conflicts’ have we, as journalists, hoped to bring to light? That expression is used a lot with regard to the DRC. But what ‘neglect’ are we talking about when, in terms of budget, the DRC has the largest UN peacekeeping mission and hundreds of active national and international NGOs? I understand how the language of emergency, crisis and neglect appeals to the communications people at emergency medical NGOs, and I make no judgements about the relevance of its use – these are

Journal of Humanitarian Affairs
The Aid Industry and the ‘Me Too’ Movement
Charlotte Lydia Riley

this is legal, since 2006 ( Daccord, 2018 ). The British Red Cross also admitted ‘a small number’ of sexual harassment or abuse cases in the UK ( Gillespie et al. , 2018 ). This sits in a longer international context, including the controversies around UN peacekeeping forces, starting with Cambodia in 1993, encompassing Bosnia and Herzegovina, Guinea, Liberia, Sierra Leone, DRC and Haiti, which led to the UN concluding in 2013 that the biggest risk in peacekeeping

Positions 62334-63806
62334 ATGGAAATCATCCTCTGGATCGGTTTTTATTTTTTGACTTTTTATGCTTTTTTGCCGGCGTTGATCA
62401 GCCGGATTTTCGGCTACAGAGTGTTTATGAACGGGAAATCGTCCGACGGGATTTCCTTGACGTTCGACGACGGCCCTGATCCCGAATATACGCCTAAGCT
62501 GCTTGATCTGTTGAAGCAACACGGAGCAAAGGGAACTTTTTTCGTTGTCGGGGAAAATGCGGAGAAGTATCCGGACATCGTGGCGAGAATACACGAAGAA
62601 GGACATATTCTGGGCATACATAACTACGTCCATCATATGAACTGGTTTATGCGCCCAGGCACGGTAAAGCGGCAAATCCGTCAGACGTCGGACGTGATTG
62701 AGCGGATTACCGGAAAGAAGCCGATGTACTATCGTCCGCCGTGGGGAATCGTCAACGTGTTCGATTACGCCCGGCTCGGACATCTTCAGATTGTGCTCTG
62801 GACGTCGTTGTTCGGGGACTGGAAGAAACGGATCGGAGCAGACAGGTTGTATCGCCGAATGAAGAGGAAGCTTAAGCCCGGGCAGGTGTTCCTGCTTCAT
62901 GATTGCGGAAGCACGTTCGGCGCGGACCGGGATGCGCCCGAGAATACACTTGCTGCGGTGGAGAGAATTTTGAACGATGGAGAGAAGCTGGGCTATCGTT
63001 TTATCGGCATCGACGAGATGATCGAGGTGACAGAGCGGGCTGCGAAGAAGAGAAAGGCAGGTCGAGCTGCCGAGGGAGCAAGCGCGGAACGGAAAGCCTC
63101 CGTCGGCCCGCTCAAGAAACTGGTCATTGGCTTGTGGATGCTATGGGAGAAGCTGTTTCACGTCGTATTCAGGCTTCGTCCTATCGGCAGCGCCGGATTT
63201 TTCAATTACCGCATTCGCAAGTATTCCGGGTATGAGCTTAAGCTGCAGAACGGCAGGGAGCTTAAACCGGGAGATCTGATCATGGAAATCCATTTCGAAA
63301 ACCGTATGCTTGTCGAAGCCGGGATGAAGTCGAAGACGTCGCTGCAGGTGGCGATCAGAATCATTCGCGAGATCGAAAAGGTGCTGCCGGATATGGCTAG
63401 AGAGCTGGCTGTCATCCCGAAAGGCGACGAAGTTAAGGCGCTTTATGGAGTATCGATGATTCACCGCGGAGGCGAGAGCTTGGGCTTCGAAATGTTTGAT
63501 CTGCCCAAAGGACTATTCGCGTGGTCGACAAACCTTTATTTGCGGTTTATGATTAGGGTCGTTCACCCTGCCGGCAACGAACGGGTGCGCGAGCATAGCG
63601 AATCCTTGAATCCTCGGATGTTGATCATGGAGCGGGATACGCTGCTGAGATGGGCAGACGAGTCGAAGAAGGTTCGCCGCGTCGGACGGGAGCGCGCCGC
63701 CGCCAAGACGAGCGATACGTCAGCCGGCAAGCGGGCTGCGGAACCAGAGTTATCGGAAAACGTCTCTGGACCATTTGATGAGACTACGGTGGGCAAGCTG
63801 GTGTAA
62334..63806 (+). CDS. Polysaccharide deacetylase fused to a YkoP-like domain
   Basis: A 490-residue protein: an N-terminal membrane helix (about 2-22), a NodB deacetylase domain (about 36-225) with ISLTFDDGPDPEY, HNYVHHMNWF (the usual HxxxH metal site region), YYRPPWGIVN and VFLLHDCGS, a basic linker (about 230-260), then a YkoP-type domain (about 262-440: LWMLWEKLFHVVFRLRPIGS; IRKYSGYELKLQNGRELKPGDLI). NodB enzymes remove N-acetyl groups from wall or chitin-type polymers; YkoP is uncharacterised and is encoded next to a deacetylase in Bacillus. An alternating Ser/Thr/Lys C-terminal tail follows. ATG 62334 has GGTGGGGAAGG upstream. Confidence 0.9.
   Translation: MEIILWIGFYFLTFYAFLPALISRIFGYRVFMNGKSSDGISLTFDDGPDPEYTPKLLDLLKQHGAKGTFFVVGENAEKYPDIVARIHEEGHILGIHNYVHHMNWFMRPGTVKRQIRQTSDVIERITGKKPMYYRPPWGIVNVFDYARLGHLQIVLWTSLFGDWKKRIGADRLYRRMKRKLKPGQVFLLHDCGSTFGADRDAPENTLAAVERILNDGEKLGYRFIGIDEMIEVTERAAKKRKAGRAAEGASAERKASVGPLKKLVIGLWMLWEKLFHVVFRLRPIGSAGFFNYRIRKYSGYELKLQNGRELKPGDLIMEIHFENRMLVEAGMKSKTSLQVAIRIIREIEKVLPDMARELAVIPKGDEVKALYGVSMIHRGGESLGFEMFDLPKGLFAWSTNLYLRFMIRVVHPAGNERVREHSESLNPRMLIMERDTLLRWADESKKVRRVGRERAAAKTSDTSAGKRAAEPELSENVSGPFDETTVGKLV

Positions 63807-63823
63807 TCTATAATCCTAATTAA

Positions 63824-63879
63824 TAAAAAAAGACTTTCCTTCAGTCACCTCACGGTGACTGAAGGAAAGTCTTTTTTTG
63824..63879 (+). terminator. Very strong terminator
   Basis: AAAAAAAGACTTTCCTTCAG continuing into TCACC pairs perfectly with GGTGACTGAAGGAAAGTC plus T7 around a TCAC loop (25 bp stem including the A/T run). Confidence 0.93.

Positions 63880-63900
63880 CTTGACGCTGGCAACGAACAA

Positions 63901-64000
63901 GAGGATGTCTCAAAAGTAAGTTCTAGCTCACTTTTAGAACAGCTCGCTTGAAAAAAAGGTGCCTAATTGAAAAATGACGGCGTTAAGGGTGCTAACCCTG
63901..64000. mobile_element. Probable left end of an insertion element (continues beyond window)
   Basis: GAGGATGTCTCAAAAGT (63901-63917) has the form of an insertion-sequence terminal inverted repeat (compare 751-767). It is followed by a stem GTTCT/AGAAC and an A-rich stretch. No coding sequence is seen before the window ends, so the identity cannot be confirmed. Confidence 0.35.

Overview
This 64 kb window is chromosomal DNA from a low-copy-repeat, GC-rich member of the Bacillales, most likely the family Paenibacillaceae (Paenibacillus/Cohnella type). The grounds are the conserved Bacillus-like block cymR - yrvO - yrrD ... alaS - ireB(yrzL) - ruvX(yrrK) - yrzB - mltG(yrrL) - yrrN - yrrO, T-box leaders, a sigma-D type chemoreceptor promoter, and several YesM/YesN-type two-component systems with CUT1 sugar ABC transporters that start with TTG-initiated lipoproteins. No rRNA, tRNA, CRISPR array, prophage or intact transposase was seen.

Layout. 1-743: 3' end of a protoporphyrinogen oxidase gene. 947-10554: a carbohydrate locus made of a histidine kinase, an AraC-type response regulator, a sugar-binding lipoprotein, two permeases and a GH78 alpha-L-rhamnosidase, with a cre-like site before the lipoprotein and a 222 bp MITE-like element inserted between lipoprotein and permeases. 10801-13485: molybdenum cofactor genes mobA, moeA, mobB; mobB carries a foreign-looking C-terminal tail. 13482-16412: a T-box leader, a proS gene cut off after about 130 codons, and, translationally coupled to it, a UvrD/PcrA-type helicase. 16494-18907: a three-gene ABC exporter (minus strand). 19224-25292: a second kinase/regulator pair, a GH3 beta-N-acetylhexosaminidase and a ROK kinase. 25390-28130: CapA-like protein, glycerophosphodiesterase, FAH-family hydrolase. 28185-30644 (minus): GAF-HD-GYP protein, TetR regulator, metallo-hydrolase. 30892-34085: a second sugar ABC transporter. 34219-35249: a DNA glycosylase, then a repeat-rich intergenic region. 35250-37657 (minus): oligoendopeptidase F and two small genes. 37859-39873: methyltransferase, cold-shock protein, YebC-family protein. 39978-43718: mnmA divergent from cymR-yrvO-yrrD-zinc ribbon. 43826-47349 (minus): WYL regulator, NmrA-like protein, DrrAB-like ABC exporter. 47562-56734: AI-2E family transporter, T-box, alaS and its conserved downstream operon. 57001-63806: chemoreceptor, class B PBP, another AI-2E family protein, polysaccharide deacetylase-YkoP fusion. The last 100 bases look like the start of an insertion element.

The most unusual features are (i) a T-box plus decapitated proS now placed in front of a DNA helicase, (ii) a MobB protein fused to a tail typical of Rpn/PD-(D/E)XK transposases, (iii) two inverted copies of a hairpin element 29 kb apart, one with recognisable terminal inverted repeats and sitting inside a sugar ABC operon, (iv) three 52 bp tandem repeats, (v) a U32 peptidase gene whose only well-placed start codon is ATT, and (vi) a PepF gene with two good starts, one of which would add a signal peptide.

Journal of Humanitarian Affairs
The Law and Politics of Responding to Attacks against Aid Workers
Julia Brooks and Rob Grace

-raped several foreign women, singling out Americans and forcing the foreigners to watch. They also carried out mock executions, beat and robbed people and looted the compound. Throughout the attack, those at the compound appealed unsuccessfully for help to the UN peacekeeping force stationed less than a mile away, as well as to the US and other embassies. Eventually, South Sudanese security forces rescued all but three foreign women and around sixteen staff. Reports of the incident first became public only a month later, when several victims spoke with an Associated Press

Journal of Humanitarian Affairs
Open Access (free)
Humanitarianism in a Post-Liberal World Order
Stephen Hopgood